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3 Maiden Lane

Maiden Lane

Maiden Lane
We're right at the beginning of Maiden Lane here. Between the 1800s and mid-1900s, this used to be the center of the jewelry district. Most of those businesses moved up to Midtown on 47th Street where we can find the Diamond District today, but there are still some traces left here. For example, there is the famous watchmaker, William Barthman. He actually still has a store just up Broadway here, and he installed a big bronze public clock. That's a clock that not many people see because it's not above our heads. Rather, it's embedded in the pavement beneath our feet. Right here. Maiden Lane here follows the natural lie of Manhattan Island. It used to have a little stream that flowed right out into the East River here. In the days before the skyscrapers appeared, young women used to bring their family's washing here to wash in the stream and then lay out to dry. It also had a bit of a reputation as being a lover's lane where a young man would bring their lady friends to have a little frolic by the water. All these young women running about the place is probably what gave the street its name, Maiden Lane.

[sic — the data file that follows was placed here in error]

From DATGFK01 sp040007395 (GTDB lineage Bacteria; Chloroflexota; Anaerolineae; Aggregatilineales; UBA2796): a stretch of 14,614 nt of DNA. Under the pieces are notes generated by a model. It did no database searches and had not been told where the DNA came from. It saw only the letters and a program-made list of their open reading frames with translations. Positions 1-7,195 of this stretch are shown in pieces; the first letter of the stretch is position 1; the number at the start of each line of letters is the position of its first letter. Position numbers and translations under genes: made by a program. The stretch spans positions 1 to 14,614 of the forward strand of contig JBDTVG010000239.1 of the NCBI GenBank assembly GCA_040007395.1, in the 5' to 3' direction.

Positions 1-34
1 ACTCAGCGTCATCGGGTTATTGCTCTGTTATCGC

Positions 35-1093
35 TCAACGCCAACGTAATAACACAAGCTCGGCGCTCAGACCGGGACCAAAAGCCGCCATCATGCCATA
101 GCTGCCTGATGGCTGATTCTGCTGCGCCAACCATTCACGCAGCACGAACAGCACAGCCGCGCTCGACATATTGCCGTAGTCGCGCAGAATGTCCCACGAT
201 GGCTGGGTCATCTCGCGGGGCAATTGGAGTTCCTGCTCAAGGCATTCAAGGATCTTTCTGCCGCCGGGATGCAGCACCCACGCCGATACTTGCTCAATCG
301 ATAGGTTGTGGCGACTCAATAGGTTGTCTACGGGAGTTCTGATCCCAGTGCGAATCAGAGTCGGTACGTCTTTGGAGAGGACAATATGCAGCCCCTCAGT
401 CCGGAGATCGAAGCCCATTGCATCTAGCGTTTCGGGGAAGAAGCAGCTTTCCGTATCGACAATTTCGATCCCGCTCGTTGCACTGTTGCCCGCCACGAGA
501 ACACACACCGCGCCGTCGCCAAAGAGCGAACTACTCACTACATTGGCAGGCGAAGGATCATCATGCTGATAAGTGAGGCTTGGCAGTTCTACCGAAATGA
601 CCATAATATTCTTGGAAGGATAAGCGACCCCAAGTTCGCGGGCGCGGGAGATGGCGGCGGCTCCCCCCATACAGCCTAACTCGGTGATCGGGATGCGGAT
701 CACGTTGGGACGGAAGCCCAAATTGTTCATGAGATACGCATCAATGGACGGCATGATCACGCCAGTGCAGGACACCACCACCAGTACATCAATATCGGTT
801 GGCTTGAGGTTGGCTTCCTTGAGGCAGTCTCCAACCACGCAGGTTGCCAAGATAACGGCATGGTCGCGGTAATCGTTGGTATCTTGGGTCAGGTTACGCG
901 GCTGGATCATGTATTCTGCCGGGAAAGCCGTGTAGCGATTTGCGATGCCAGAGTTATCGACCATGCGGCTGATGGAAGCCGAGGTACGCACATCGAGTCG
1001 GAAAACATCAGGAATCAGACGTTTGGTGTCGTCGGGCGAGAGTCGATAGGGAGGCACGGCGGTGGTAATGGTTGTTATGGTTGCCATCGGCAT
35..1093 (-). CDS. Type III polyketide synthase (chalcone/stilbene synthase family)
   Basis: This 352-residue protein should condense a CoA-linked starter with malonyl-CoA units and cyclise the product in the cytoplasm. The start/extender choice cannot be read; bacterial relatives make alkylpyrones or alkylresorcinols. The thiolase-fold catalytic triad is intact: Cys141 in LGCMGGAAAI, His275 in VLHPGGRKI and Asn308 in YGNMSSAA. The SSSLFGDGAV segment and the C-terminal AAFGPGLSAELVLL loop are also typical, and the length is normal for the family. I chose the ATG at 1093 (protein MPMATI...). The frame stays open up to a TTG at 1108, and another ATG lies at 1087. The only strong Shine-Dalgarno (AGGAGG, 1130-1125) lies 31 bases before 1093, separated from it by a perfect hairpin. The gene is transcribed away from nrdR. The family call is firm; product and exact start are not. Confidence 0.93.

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200 Water Street

3 200 Water Street

200 Water Street

City Hall Park

City Hall Park

City Hall Park

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